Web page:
The Christian vision, which dominated thinking throughout the Middle Ages, pictured humanity as the pinnacle of creation. Our task, according to Genesis, was to "subdue the earth." Christ's incarnation and crucifixion were not simply concerned with the fate of human beings but represented a cosmic event at the core of the universe. After the Fall, not only was the human race cast out of the Garden of Eden, but from that moment matter itself also fell from grace and awaited redemption. As Jakob Bohme wrote, "all of creation groans towards the day of fulfillment" and, in Marlow's Faustus the doomed Faustus cries out, "See Christ's blood stream through the firmament." The entire cosmos circled around humanity. Human beings were the descendents of the Fall, and following that Fall the universe entered a state of expectant waiting.

All this changed with the Copernican revolution. Earth was demoted to become just another planet circling the sun and humanity was removed from its throne at the heart and center of the cosmos. Later, following the invention of powerful telescopes, the sun was found to be just another star amongst countless billions. The Copernican revolution therefore produced a dramatic dislocation in our mental map of our place in the scheme of the universe. This shift in our picture of ourselves in relation to the cosmos gave rise to a fracture between inner, psychological space (where we felt ourselves to be) and the way we represented ourselves in relation to the new geometry of the cosmos. 

Chapter6. From Clockwork to Chaos
Extract
We have already seen a number of ways in which that pivotal year 1900 stood as the watershed between certainty and uncertainty. This chapter introduces yet another of these revolutions - the introduction of chaos into the heart of science. Today Chaos Theory, along with its associated notions of fractals, strange attractors and self-organizing systems, has been applied to everything from sociology to psychology, from business consulting to the neurosciences. As a metaphor it has found its way into contemporary novels. As a technique it is responsible for the special effects of so many movies.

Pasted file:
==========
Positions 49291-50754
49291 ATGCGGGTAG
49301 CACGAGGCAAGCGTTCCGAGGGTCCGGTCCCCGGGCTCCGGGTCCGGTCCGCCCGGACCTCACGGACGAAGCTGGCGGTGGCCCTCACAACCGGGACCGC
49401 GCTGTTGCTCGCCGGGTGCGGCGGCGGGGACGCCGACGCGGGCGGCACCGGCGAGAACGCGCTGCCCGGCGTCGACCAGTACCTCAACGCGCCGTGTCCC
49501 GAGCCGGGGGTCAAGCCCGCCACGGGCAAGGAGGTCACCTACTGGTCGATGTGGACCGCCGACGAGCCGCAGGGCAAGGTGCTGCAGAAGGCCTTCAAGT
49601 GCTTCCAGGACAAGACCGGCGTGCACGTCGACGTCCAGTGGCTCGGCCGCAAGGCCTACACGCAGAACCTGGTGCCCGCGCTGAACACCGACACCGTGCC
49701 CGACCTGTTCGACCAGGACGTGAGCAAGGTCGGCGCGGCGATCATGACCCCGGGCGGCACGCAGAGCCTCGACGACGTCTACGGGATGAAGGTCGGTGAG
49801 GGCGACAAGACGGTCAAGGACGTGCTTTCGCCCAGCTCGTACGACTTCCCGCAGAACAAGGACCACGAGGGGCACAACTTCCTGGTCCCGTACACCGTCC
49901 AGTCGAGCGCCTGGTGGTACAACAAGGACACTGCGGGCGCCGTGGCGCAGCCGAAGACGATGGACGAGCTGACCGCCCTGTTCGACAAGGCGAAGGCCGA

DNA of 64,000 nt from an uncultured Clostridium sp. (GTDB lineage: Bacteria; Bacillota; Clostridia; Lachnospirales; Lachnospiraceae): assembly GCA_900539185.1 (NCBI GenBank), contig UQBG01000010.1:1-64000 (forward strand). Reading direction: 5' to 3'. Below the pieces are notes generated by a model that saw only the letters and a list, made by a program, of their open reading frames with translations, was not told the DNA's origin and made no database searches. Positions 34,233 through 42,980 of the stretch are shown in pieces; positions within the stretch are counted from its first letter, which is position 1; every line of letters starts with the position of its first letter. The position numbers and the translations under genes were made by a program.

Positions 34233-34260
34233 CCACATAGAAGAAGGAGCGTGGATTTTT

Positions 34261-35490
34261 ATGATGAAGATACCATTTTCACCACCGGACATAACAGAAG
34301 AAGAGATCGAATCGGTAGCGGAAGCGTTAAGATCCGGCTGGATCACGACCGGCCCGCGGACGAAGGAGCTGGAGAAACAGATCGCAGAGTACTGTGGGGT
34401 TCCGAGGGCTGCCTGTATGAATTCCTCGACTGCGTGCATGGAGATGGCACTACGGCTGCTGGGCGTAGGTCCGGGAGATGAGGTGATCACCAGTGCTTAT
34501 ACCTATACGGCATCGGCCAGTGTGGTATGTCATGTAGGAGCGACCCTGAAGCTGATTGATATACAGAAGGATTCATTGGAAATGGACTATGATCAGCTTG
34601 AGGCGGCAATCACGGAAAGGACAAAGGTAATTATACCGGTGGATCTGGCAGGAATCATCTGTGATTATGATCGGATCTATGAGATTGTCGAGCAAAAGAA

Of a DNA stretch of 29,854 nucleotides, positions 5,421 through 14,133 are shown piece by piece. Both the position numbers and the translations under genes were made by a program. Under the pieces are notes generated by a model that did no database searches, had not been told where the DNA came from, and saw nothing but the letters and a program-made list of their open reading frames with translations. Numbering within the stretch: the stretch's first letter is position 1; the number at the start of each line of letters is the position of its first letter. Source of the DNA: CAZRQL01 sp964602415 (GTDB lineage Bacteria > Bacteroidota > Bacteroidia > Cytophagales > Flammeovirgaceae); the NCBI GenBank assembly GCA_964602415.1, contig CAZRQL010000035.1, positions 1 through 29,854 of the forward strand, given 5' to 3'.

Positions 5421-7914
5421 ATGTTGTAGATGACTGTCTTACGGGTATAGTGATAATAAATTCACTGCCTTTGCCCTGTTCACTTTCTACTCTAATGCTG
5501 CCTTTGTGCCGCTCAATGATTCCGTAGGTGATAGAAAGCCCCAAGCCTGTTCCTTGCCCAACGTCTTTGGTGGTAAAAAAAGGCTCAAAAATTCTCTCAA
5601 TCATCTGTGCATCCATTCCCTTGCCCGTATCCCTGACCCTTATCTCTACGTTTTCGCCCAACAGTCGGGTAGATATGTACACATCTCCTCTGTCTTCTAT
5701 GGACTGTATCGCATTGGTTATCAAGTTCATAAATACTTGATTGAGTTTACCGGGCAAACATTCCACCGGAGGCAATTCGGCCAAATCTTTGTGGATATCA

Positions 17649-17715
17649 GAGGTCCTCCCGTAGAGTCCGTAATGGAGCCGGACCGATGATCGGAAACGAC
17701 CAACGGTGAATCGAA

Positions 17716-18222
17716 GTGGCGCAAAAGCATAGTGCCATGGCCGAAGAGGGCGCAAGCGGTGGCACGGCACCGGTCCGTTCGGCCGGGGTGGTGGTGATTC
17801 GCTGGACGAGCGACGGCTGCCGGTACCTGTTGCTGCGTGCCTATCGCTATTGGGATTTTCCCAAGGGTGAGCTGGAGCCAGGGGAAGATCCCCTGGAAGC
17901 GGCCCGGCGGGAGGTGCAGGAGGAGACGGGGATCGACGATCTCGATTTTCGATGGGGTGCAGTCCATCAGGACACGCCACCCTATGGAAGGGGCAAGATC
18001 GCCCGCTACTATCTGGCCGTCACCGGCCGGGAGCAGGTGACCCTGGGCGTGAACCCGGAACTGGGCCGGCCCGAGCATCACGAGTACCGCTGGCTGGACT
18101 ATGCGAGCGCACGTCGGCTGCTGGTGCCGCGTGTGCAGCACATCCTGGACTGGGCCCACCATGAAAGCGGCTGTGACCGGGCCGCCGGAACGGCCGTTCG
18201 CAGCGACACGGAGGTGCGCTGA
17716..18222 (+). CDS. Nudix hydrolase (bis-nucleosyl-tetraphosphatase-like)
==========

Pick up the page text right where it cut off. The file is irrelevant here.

Chaos theory has become ubiquitous, but to discover its origins we must go back to 1900 and a study made by the mathematician and philosopher Henri Poncaré. Poncaré was investigating another of those certainties, one that the human race had lived with since the beginning of time - "the sun will always rise in the morning and set in the evening." In questioning the inevitability of things he was asking if this certainty of earth's orbit around the sun continue to repeat itself? In his researcher Poncaré was touching something very deep, no less than civilizations' entire way of understanding time and what it means to live within a cyclical nature. In doing so he was touching the seeds of chaos, and maybe this is the reason that the term "chaos" and the notion of a Chaos Theory has proved to be so disturbing to a mind that seeks order, regularity and predictability.

Chapter7 Revisioning the Planet
Extract